Widespread poverty against a backdrop of colonial splendour  

Inauguration of SOS Children's Village Cartagena (photo: F. Espinoza)

Cartagena de Indias is a city with a population of around 900,000 located on the Caribbean Coast of Colombia. The capital of the "Bolívar" department is considered a major tourist attraction, mainly due to its nearby beaches and a very well-preserved colonial centre. Its charming colonial flair and the Caribbean beaches that attract hordes of tourists are contrasted by the crippling poverty that marks thousands of lives in the shanty towns around touristy "ciudad amurallada" ("walled city").
In fact, the Bolívar department is one of the poorest in the country. It is estimated that roughly 500,000 people in and around Cartagena de Indias live in poverty. Economic inequality is very pronounced all over the country and particularly manifest in a city like Cartagena. Poor housing conditions, undernourishment and a lack of medical attention mark the daily lives of thousands of children.

Poverty and social exclusion often limit the parents' ability to care for and look after their children. As a result, family disintegration and child abandonment may seriously hamper a child's mental and physical development. The Bolívar department has also been a region profoundly affected by the internal war that continues to take a heavy toll on the Colombian people. An estimated 40,000 of all displaced people in the department of Bolívar are children younger than 14 years of age.

With millions of tourists flocking in, prostitution has also been on the rise in Cartagena. Although the Colombian government has started a number of initiatives to combat commercial sexual exploitation, the problem of sex tourism has become formidable in Cartagena. Unfortunately, it often involves very young children, mostly from poor, marginalised families. It is estimated that roughly 1,500 children are involved in child prostitution in Cartagena. Strolling down the colonial avenidas, one is permanently confronted with young children asking for money and food. For many of them, life in the streets is only bearable when they take drugs or inhale glue.

Supporting poor and marginalised families

SOS Children's Villages started its work in Cartagena against the background of a growing number of orphans and abandoned children in the region. With roughly 40 per cent of the population living in poverty, SOS Children's Villages decided to become active. School enrolment is low here while illiteracy remains fairly high. In our SOS Children's Village, orphaned and neglected children from poor, marginalised families are able to grow up in a dignified, adequate environment. They receive an education, medical assistance and a lot of affection.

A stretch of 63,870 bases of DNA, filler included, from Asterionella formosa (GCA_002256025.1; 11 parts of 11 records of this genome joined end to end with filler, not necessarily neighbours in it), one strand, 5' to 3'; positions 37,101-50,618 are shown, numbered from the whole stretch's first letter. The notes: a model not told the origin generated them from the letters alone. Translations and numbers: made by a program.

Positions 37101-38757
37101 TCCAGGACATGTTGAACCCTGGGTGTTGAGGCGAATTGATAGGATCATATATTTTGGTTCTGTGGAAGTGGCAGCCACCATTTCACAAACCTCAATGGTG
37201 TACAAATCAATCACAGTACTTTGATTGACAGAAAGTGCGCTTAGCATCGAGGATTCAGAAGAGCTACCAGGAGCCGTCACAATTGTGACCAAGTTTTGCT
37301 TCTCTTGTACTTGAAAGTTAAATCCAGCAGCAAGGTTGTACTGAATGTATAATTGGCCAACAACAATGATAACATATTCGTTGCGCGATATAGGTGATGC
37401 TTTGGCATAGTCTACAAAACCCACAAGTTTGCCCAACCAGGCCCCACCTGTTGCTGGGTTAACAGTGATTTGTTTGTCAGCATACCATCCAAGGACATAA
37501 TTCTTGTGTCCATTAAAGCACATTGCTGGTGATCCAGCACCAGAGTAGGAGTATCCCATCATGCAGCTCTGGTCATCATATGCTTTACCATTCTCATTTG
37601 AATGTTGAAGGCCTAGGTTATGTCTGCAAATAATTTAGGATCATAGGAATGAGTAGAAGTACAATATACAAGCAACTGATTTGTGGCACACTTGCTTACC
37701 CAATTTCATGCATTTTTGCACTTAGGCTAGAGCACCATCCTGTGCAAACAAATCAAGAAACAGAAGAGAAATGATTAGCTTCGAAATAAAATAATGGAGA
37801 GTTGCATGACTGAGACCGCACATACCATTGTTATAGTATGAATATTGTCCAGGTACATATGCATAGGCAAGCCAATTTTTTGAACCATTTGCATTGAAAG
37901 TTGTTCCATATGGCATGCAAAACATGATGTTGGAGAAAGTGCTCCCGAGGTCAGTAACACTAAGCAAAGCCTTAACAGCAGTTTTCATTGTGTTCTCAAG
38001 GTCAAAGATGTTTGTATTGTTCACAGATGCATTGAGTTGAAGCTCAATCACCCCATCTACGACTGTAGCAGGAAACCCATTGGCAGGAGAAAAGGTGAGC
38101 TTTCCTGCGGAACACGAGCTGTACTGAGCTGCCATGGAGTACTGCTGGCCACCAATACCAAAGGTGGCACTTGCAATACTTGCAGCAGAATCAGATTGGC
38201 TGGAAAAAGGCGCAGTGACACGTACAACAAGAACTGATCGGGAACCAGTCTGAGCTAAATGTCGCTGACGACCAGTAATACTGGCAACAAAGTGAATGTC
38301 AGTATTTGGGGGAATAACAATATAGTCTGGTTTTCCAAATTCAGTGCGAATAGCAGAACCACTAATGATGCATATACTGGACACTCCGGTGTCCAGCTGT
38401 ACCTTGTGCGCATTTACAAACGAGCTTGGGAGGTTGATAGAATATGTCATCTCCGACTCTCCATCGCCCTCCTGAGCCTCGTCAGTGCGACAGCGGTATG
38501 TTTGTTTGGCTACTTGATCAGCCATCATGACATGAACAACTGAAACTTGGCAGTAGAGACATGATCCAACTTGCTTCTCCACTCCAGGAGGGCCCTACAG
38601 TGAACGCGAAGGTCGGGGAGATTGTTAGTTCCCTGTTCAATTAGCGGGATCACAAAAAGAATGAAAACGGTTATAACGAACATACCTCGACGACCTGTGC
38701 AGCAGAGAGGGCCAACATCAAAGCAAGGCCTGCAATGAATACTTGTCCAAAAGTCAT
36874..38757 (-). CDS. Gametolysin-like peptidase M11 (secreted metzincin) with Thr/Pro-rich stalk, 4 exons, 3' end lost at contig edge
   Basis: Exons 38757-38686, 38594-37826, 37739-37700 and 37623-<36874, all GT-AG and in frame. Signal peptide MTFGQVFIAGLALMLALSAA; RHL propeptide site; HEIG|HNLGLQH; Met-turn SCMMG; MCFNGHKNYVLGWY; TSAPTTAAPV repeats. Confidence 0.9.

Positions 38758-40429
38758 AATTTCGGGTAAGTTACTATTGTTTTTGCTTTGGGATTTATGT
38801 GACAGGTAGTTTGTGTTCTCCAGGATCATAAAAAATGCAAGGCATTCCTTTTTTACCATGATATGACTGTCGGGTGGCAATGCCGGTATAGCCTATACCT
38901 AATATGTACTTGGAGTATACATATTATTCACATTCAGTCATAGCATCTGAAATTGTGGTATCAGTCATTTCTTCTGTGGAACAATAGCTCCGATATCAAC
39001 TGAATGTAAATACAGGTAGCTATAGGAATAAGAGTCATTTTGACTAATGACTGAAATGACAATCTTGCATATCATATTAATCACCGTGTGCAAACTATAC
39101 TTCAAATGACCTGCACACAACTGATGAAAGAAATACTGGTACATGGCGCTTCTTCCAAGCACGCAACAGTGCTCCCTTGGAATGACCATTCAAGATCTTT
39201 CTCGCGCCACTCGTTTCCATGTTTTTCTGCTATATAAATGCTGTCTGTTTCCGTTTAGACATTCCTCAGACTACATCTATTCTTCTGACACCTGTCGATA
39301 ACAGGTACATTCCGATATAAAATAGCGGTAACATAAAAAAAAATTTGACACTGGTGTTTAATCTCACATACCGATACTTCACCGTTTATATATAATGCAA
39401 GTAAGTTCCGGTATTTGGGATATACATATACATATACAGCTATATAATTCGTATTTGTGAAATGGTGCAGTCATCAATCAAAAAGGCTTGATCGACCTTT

What we do in Cartagena de Indias

Children having fun at SOS Children's Village Cartagena (photo: F. Espinoza)

SOS Children's Village Cartagena offers a holistic package of services to the local community, including family strengthening programmes and a loving home for children who have lost parental care. We have been supporting children and young people in Cartagena de Indias since 2010.

Family Strengthening: The SOS Family Strengthening Programmes aim to strengthen existing family ties so that children can grow up in their own loving family. In cooperation with local organisations, we ensure that children have access to essential health and nutritional services, as well as education. We assist parents by providing day care and offering guidance on income-generating skills and parenting practices, as well as counselling and psychological support where needed.

Care in families: Children whose families can no longer take care of them will find a loving home in one of the SOS families, where they live with their brothers and sisters. SOS Children's Village Cartagena de Indias comprises up to seven SOS families where up to 49 children can be looked after by the SOS mothers. We also support foster families in the area. All families live in integrated housing in the community. They receive full support from SOS Children’s Villages and from the neighbours and local organisations.